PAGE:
When the FDA caved to demands for more stringent food contamination tests, things were bound to get interesting. And oh boy, did they ever. Folks, it turns out that glyphosate is hiding in our honey.
What is GLYPHOSATE?
Glyphosate is the active ingredient in a number of herbicides, including Monsanto’s Roundup.
As the most-used herbicide on the planet, it’s quite fair to say that glyphosate is awesome at killing weeds. Unfortunately, it’s also quite awesome at killing people.
Glyphosate really doesn’t like humans, apparently.
In case you need more reason to hate glyphosate, it’s also a large part of why GMOs have become so popular. Products like Roundup would damage regular crops with ease. Roundup-Ready crops, on the other hand, are genetically modified to withstand harsh chemicals like glyphosate.
Monsanto makes an absolute killing selling Roundup-Ready crops which, unlike conventional seeds, are single-use and readily available.
Back To The Honey
Several months ago, consumer advocacy group U.S. Right to Know filed a Freedom of Information Act request with the FDA. Their goal was to obtain documents with the results of the FDA’s pesticide testing.
Those documents painted a very troublesome picture.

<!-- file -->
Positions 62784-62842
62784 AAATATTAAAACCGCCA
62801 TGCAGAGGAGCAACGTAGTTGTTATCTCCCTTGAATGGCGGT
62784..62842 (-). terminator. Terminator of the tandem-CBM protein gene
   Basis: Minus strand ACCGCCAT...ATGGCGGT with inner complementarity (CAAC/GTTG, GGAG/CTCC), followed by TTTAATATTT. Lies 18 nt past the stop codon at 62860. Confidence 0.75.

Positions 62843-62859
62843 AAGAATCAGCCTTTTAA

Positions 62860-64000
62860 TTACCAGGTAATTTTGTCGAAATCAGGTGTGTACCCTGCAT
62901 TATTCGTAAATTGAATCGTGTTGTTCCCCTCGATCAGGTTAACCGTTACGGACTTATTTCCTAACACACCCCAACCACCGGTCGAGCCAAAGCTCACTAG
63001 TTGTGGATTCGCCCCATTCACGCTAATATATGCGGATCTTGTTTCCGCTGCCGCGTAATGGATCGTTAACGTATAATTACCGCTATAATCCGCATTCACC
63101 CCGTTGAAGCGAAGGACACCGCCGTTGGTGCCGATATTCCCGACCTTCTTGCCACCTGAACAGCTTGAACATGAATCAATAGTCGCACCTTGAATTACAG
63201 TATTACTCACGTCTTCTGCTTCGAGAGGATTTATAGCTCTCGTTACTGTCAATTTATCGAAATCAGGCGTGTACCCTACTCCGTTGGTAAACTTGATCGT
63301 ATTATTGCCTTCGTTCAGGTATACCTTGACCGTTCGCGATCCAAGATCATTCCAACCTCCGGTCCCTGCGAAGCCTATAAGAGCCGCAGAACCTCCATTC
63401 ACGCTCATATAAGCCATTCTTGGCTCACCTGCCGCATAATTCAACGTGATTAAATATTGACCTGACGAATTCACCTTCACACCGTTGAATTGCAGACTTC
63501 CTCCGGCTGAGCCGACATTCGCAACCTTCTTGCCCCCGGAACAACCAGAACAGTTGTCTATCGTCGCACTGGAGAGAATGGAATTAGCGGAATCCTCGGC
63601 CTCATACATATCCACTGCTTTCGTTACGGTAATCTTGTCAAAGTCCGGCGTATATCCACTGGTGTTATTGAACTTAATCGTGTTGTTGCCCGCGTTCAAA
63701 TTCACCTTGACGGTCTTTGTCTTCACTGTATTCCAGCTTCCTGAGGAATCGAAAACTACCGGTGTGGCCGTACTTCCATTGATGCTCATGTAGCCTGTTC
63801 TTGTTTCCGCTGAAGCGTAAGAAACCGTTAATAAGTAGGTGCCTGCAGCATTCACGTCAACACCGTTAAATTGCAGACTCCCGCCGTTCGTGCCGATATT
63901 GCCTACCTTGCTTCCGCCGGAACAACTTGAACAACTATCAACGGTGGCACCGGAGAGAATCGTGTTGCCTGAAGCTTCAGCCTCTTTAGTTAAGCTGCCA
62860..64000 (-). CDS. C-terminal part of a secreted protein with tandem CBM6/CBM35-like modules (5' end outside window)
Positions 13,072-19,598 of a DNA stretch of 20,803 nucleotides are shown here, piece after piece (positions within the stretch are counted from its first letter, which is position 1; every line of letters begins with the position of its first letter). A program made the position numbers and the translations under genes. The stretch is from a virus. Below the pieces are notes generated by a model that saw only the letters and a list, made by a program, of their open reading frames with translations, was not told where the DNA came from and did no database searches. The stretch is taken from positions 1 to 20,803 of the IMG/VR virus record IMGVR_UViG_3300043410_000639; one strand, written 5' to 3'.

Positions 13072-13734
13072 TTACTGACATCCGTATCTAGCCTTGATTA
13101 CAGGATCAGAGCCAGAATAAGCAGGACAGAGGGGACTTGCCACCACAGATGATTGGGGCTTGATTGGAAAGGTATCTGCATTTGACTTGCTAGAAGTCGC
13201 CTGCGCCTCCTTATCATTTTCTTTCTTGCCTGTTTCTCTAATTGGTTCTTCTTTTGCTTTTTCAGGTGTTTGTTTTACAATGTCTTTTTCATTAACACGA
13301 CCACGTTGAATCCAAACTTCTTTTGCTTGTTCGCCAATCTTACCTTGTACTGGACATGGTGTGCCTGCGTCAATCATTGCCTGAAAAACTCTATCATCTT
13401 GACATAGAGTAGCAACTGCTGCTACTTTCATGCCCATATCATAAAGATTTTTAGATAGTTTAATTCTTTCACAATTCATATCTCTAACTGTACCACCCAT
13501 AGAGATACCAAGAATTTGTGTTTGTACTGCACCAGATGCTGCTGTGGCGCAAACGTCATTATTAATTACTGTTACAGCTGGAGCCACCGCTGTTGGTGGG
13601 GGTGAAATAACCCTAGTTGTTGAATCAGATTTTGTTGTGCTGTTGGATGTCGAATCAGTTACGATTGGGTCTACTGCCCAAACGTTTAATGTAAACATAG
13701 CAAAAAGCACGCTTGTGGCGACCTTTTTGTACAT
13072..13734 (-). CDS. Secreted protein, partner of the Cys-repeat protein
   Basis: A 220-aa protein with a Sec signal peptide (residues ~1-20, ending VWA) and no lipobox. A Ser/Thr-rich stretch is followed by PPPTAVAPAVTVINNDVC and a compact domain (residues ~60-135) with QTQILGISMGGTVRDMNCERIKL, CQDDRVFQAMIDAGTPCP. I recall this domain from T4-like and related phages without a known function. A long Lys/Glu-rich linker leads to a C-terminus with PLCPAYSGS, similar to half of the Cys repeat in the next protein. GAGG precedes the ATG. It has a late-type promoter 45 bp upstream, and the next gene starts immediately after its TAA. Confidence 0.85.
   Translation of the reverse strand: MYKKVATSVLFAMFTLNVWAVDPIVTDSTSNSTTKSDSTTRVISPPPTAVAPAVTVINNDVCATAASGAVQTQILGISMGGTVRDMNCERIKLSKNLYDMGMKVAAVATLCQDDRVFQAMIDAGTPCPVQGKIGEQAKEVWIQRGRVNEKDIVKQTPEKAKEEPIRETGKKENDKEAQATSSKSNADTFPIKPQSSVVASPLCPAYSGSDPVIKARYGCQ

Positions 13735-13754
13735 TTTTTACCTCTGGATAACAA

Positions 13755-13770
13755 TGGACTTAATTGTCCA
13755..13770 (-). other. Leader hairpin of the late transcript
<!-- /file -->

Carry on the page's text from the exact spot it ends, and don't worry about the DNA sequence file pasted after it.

You see, the levels of glyphosate in the U.S. honey tested were staggering. Some of the honey tested had glyphosate levels at 107 parts per billion. That’s more than twice the legal limit in the European Union. U.S. law does not set a legal tolerance level for glyphosate in honey.
How widespread was the issue? Well, as part of the document release, the FDA supplied an email shared between FDA staff which reads:
It is difficult to find blank honey that does not contain residue. I collect about 10 samples of honey in the market and they all contain glyphosate.
The Plight Of Beekeepers & Where To Find Safe Honey
All of this is very unfortunate for independent American beekeepers located near to fields that spray glyphosate-based herbicide.
“I don’t understand how I’m supposed to control the level of glyphosate in my honey when I’m not the one using Roundup,” said one beekeeper to the Huffington Post. “It’s all around me. It’s unfair.”
Indeed, the FDA tests show that even organic honey in the U.S. is now tainted with glyphosate.
To protect yourself from the effects of glyphosate, you’re best off purchasing honey harvested by local organic beekeepers far away from major farming areas. You can also buy honey produced in countries that have banned glyphosate.
Glyphosate honey contamination is just one way humans are messing with bees. Take a look at what happened when one county in South Carolina sprayed for mosquitoes. Terrible!